Exclusive: ‘most indebted board’ warned by Badenoch of new borrowing restrictions

Woking BC has been warned by leveling minister Kemi Badenoch that he is ‘likely to be within the scope’ of new powers seeking to curb excessive borrowing by some councils.

The council has the highest level of commercial debt relative to its size of any authority and the Liberal Democrats took control of the council earlier this month.

The Leveling and Regeneration Bill aims to give the Secretary of State the power to “take action where he has concerns that the principles of the prudential framework are not being adhered to”, Ms Badenoch told Cllr Ayesha Azad ( Con) in a letter sent last week, which was seen by LGC. This month’s election ended his Tory group’s 14-year rule in Woking, with the Lib Dems now in control.

In addition, the Treasury has just updated its guidance to clarify that new Public Works Loan Board loans will not be available to councils where there is a ‘more than negligible risk’ that the loan will be repaid without future support. of the government.

In light of the powers coming into force, Ms Badenoch said she considered it ‘vital’ that advice ‘likely to come within the scope of the powers is given adequate notice and the opportunity of early engagement”.

This is to allow the government to ‘work in support’ with these authorities and give them time to review their capital strategies and, if necessary, develop plans to address risk areas before entry into force of the legislation.

The council, whose external debt ballooned by around £34million to £1.84billion in the 18 months between September 2020 and February 2022, was one of many councils that looked to the government for a capitalization management loan during the pandemic when its commercial revenue streams dried up at the top.

However, LGC understands that it was told at the time to use its reserves to make up shortfalls and is now relying on the looting of its reserves to stay afloat for the next three years. Its debts are now expected to reach £2.4billion over the next five years.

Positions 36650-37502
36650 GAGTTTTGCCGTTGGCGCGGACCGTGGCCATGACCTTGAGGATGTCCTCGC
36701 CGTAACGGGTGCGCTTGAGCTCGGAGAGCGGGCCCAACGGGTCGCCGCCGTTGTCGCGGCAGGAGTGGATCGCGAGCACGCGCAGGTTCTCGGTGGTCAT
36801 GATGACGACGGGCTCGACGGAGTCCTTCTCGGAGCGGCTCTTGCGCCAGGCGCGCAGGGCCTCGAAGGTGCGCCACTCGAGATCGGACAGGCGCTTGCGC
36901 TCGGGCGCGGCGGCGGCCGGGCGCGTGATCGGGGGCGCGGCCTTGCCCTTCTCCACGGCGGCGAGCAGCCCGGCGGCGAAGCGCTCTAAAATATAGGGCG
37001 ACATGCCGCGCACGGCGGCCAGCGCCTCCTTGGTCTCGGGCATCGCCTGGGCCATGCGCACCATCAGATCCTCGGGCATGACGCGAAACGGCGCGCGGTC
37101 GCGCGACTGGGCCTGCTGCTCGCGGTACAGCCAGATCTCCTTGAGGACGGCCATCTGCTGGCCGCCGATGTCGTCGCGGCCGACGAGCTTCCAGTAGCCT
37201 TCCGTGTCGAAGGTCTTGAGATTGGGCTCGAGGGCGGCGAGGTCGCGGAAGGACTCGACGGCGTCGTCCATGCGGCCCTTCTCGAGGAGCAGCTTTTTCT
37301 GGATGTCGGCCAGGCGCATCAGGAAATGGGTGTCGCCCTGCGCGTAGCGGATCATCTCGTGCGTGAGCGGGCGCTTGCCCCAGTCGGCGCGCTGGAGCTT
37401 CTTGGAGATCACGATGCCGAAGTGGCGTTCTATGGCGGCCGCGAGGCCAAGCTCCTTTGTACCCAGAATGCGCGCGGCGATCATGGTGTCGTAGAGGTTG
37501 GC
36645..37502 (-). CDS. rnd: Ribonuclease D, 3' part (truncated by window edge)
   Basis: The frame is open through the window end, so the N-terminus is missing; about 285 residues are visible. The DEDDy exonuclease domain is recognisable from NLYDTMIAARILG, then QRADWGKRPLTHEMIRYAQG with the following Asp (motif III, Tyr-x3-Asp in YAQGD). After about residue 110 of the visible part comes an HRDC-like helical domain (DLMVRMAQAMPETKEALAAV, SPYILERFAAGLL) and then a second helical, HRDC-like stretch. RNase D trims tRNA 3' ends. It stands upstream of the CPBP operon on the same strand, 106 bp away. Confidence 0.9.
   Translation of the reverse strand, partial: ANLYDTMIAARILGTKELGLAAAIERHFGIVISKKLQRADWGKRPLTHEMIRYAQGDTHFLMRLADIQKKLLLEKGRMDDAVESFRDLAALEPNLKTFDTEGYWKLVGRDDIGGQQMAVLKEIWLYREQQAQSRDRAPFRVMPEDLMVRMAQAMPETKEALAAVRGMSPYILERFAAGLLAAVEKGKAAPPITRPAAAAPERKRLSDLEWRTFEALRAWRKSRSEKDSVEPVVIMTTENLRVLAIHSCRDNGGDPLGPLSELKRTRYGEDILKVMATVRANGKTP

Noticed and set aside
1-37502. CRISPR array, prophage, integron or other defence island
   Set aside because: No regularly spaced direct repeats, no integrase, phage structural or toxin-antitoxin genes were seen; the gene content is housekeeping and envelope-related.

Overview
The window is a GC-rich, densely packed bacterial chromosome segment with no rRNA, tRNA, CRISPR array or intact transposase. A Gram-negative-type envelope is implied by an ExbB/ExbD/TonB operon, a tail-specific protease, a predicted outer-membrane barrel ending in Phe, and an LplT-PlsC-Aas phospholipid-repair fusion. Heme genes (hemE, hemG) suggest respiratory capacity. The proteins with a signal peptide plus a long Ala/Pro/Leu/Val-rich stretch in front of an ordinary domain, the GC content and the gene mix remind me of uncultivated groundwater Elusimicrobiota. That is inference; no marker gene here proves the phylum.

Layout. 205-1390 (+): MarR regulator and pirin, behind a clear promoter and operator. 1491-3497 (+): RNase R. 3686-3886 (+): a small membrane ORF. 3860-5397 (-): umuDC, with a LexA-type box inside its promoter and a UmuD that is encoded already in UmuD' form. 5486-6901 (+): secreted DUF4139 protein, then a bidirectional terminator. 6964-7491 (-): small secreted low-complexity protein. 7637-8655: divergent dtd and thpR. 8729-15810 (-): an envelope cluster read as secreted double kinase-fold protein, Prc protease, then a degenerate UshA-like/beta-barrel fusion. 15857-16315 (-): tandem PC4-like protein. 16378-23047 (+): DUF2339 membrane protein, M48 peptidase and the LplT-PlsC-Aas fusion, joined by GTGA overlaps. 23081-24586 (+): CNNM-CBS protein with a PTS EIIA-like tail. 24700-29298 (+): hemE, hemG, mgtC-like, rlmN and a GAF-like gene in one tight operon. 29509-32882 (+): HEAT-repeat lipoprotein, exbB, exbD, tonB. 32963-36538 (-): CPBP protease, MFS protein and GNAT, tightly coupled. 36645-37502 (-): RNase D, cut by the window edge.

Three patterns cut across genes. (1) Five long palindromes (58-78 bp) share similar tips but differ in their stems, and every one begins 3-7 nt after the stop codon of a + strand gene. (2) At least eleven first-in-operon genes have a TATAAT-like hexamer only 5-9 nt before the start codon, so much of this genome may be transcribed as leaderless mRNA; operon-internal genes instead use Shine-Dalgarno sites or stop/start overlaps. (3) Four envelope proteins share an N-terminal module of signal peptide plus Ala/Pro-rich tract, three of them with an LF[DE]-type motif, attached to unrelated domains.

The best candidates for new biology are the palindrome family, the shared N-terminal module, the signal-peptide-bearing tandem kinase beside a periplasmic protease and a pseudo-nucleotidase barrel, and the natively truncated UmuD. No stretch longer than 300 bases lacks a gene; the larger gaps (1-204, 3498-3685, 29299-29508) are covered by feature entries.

Ms Badenoch said Woking is “likely to be within the scope of the powers due to its very high level of debt, which is the highest level of commercial debt (relative to its size) of any authority”.

She continued: “I would like to take this opportunity to stress the importance of protecting the interests of the local taxpayer and addressing risks in local government, as well as the need to avoid unintended consequences. I would therefore appreciate your support in encouraging a cooperative and open approach.

Woking recently borrowed heavily from the Public Works Loans Board to invest in a £700million town center regeneration project, Victoria Square, and is due to pay £55million in interest to the PWLB this year.

A recent report by external auditor EY on Woking’s finances states that there is “significant pressure now between balancing budgets in the short term and planning for financial sustainability in the medium to long term.

LGC understands that Woking normally generates £8million in parking revenue a year, but this revenue stream has been hit hard over the past two years. The council has yet to see the growth in business activity it expected from the pandemic.

New council leader Ann-Marie Barker (Lib Dem) said: ‘Extraordinary levels of debt would be much less of a problem if backed by extraordinary assets. Yet our hardworking team of Liberal Democrat advisers have already revealed that this is not the case. many council-owned companies have appraised properties and other major assets themselves. Far from independent. Many investment cash flows appear to be funded solely by a additional debt each year. Far from affordable.

“All of this means that, indirectly, even Woking’s main municipal services are increasingly dependent on new borrowing. Woking’s debt will take several decades to peak, but local residents can rest assured that this borough has now at least weathered the worst trough of Tory complacency.

Ms Badenoch’s letter also said that “the new executive will work hard to engage constructively with partners such as central government ministries, particularly around our common concerns, now confirmed by DLUHC in this letter.”

DLUHC has been contacted for comments.

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